Security development and operations overview

How does Microsoft implement secure development practices?

Microsoft's Security Development Lifecycle (SDL) is a security assurance process focused on developing and operating secure software. The SDL provides detailed, measurable security requirements for developers and engineers at Microsoft to reduce the number and severity of vulnerabilities in our products and services. All Microsoft software development teams must follow SDL requirements, and we continuously update the SDL to reflect the changing threat landscape, industry best practices, and regulatory standards for compliance.

How does Microsoft's SDL improve application security?

The SDL process at Microsoft can be thought of in terms of five phases of development: requirements, design, implementation, verification, and release. It begins by defining software requirements with security in mind. To do meet this goal, we ask security-relevant questions about what the application must accomplish. Does the application need to collect sensitive data? Will the application perform sensitive or important tasks? Does the application need to accept input from untrusted sources?

Once relevant security requirements have been identified, we design our software to incorporate security features that meet these requirements. Our developers implement SDL and design requirements in the code, which we verify through manual code review, automated security tooling, and penetration testing. Finally, before code can be released, new features and material changes undergo final security and privacy review to ensure all requirements are met.

How does Microsoft test source code for common vulnerabilities?

To support our developers in implementing security requirements during code development and after release, Microsoft provides a suite of secure development tools to automatically check source code for security flaws and vulnerabilities. Microsoft defines and publishes a list of approved tools for our developers to use, such as compilers and development environments, along with the built-in security checks executed automatically within Microsoft build pipelines. Our developers use the latest versions of approved tools to take advantage of new security features.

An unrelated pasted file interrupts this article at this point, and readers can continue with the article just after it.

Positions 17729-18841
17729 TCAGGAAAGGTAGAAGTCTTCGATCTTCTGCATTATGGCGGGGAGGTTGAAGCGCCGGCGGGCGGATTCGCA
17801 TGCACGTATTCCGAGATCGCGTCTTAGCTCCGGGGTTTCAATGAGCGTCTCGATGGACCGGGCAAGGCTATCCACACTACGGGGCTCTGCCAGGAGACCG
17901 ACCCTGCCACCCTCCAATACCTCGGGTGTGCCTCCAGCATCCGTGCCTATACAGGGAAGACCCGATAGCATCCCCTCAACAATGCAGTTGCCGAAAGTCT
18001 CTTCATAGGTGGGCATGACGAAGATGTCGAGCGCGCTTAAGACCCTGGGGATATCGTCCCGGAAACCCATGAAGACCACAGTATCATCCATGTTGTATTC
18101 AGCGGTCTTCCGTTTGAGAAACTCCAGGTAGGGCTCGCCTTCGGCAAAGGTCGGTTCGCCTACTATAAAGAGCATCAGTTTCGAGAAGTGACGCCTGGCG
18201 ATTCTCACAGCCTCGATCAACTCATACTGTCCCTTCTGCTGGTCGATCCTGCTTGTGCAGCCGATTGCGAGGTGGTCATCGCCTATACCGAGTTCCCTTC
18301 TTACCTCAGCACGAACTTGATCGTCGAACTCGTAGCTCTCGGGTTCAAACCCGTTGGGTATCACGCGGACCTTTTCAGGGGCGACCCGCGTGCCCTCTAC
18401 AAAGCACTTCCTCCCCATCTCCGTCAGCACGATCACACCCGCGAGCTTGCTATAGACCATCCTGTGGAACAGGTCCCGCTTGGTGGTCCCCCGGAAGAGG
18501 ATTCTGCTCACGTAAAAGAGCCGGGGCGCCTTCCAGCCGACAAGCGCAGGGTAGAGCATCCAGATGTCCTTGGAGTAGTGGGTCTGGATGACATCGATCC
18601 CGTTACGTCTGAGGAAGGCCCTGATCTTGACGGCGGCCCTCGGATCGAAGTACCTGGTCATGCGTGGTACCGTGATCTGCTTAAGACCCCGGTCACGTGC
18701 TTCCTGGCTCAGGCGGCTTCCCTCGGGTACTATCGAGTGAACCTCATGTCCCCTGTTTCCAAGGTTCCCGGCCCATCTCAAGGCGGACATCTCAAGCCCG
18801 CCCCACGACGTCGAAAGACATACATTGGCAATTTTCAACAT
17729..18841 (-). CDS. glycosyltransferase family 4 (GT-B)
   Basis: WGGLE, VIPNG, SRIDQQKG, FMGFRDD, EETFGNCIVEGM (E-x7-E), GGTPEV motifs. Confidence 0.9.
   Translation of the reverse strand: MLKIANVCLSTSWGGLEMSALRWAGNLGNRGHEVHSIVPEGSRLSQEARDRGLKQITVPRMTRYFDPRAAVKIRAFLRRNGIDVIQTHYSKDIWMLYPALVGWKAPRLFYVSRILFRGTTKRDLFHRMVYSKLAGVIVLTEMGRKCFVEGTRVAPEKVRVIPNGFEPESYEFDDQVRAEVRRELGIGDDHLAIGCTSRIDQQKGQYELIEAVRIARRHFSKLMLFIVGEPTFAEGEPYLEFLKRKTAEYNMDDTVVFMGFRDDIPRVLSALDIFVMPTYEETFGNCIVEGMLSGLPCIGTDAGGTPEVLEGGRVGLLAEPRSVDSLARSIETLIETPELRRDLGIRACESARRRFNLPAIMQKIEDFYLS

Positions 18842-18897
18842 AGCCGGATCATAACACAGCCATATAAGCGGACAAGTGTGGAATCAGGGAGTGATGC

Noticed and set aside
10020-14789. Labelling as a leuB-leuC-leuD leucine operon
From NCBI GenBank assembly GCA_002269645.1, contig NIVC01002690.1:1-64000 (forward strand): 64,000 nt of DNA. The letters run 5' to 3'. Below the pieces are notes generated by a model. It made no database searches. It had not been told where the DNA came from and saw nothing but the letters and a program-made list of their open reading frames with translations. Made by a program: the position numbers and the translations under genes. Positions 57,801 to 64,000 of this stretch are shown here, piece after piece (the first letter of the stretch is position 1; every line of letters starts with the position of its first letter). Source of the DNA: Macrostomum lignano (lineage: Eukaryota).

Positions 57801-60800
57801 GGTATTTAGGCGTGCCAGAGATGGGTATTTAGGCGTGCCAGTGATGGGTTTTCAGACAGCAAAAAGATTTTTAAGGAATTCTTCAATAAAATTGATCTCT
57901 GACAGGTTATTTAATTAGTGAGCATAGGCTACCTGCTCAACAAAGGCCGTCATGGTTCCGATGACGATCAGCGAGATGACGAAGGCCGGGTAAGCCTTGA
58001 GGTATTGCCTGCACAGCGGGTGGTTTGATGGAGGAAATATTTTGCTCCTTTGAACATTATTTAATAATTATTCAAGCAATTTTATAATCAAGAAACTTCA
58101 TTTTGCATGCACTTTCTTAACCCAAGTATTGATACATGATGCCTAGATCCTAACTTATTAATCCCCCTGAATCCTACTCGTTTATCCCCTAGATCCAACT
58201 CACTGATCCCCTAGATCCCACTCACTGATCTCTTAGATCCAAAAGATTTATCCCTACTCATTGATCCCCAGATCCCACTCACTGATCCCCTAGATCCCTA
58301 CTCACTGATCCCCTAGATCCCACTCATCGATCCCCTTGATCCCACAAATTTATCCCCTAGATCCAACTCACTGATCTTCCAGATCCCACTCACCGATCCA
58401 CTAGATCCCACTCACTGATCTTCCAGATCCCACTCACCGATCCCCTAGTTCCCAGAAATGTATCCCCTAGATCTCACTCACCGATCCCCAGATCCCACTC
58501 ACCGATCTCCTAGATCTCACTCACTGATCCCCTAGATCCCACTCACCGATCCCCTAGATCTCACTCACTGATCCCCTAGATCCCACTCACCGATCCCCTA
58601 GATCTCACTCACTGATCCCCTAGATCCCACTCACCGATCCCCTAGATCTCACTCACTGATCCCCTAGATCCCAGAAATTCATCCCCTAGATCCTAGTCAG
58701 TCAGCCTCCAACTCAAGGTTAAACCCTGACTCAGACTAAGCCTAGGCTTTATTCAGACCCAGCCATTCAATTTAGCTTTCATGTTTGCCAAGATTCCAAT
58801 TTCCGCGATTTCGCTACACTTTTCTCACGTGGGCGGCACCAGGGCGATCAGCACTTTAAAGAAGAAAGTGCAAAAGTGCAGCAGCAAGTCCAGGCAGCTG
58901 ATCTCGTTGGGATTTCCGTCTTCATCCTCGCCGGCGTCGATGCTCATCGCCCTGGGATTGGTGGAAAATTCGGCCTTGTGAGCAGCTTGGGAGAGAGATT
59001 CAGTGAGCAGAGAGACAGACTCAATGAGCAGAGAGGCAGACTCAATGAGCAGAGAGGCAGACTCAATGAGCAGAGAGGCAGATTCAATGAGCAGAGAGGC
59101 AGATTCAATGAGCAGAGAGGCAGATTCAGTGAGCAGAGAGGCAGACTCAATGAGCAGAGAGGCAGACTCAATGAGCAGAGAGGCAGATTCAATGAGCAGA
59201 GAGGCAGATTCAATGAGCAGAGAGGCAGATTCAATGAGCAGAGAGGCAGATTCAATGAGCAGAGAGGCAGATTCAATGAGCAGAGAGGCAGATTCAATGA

Before code can be checked into a release branch, the SDL requires manual code review by a separate reviewer. Code reviewers check for coding errors and verify that code changes meet SDL and design requirements, pass functional and security tests, and perform reliably. They also review associated documentation, configs, and dependencies to ensure code changes are documented appropriately and will not cause unintended side-effects. If a reviewer finds problems during code review, they can ask the submitter to resubmit the code with suggested changes and additional testing. Code reviewers may also decide to block check-in entirely for code that does not meet requirements. Once the code has been deemed satisfactory by the reviewer, the reviewer provides approval, which is required before code can proceed to the next deployment phase.